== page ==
Matthew R. Smith, MD, PhD: My personal experience with darolutamide is well aligned with the published results from the ARAMIS study. The drug has a favorable safety profile. We participated in the ARAMIS trial and, candidly, it was quite difficult to distinguish between placebo and darolutamide treatment patients during the blinded portion of the trial. My post-approval experience has been similar to that. Patients report a good quality of life during treatment. It would be rare to require a treatment interruption or dose reduction with darolutamide, so the tolerability has been consistent with what's been reported from the ARAMIS trial. Our efficacy experience is similar with most patients experiencing durable PSA response and relatively long time to progression before requiring a change in systemic treatment.
Transcript edited for clarity.
Case: A 82-Year-Old Man with Metastatic Castration-Resistant Prostate Cancer
- A 82-year-old man with nocturia
- Abnormal digital rectal exam, PSA 31 ng/mL
- No family history of prostate cancer
- Diabetes and hypertension, both of which are managed with medications, neuropathy and uses a cane for long distances
- Prostate biopsy confirms advanced adenocarcinoma of the prostate and Gleason score of 8 (4 + 4)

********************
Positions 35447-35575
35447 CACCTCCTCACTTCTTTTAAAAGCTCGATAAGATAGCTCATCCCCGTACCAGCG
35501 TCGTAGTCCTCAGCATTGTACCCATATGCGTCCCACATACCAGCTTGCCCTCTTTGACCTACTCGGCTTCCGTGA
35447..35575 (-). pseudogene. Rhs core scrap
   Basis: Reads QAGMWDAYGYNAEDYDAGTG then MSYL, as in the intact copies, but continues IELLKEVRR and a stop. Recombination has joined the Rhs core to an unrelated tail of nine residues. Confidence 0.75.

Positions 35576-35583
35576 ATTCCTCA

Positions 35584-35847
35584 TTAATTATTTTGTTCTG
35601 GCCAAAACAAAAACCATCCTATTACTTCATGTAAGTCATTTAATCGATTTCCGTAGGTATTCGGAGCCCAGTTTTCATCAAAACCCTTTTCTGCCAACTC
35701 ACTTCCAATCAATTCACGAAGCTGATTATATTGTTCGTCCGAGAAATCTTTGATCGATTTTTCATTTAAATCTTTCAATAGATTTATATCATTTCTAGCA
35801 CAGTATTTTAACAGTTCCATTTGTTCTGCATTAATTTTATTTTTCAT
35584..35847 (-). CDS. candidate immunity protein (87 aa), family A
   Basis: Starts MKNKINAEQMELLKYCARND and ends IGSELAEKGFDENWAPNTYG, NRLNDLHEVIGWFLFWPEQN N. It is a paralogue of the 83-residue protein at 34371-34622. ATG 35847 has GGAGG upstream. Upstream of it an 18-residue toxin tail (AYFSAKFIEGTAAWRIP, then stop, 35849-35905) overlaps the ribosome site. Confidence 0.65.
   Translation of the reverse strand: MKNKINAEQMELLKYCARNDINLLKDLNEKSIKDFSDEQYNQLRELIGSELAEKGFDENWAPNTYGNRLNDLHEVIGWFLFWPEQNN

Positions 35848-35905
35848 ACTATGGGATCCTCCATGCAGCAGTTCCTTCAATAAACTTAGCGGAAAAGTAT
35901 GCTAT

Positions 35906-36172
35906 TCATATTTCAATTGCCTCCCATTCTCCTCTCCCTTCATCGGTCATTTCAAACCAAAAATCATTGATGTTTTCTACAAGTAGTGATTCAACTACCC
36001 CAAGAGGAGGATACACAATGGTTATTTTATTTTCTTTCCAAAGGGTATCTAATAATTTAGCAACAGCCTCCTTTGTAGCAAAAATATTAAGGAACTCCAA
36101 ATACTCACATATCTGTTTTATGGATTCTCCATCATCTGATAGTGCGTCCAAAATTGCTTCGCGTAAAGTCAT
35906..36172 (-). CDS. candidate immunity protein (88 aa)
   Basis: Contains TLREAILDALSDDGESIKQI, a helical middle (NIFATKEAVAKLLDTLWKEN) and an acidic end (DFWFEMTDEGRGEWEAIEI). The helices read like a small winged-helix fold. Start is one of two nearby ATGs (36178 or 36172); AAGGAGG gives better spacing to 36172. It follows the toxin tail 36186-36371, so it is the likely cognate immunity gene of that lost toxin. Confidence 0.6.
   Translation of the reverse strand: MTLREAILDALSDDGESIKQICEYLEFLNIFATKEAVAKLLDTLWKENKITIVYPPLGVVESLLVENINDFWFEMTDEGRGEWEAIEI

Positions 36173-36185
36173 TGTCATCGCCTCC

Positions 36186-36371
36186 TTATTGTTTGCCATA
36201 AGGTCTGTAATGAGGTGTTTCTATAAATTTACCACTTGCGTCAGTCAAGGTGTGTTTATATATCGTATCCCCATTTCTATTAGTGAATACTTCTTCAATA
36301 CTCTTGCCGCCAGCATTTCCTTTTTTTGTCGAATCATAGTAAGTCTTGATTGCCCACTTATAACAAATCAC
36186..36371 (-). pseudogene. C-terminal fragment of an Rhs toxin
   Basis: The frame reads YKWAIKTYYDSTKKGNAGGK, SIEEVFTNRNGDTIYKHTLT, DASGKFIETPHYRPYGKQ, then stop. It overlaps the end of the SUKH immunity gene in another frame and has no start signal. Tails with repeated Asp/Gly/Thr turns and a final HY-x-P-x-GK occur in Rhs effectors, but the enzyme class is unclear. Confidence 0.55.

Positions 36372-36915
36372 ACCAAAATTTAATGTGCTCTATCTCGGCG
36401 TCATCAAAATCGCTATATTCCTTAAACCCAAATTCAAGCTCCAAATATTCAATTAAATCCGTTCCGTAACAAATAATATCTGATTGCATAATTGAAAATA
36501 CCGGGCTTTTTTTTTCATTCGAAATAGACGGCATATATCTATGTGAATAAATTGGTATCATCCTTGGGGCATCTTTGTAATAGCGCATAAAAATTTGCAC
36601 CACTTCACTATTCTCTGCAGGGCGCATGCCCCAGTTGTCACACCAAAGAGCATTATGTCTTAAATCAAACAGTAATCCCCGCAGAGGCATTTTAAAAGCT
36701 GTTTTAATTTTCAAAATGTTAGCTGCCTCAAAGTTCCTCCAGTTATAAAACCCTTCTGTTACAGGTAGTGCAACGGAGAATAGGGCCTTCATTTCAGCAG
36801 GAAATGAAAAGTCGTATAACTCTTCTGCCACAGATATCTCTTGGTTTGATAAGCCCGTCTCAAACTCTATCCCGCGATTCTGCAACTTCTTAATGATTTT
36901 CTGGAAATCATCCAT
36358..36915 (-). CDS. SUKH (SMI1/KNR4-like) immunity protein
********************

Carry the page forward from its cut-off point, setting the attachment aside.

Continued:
- Bone scans show no detectable spread to bone, abdominal pelvic CT scan shows enlarged pelvic and retroperitoneal nodes consistent with metastatic prostate cancer.
- His ECOG PS is 1
- Patient starts continuous ADT in October 2016.
- PSA levels go down to undetectable levels within 3 months after start of treatment. Levels are checked every 3 months thereafter.
- Patient undergoes repeat abdominal pelvic CT scan after completing a year of therapy which show resolution of pelvic and retroperitoneal nodes.
- An increase in PSA is seen and PSA levels are 2.7 ng/ml, with PSA doubling time of 6 months
- Patient undergoes conventional imaging with bone scan and CT that show no detectable prostate cancer.
- PSMA PET scan shows multiple areas of increased uptake in pelvis and retroperitoneum, consistent with previously identified sites of metastasis.
- Lab tests are normal and patient has adequate liver, renal and bone marrow function.
- Patient is treated with enzalutamide (160 mg/day) and PSA levels decline
- After some time on enzalutamide, patient decides to discontinue treatment due to fatigue and problems with gait.
- Symptoms resolve on their own after going off treatment for a few months
- Patient is started on darolutamide and continued ADT (leuprolide depot) and remains on this treatment
- PSA levels stay undetectable on treatment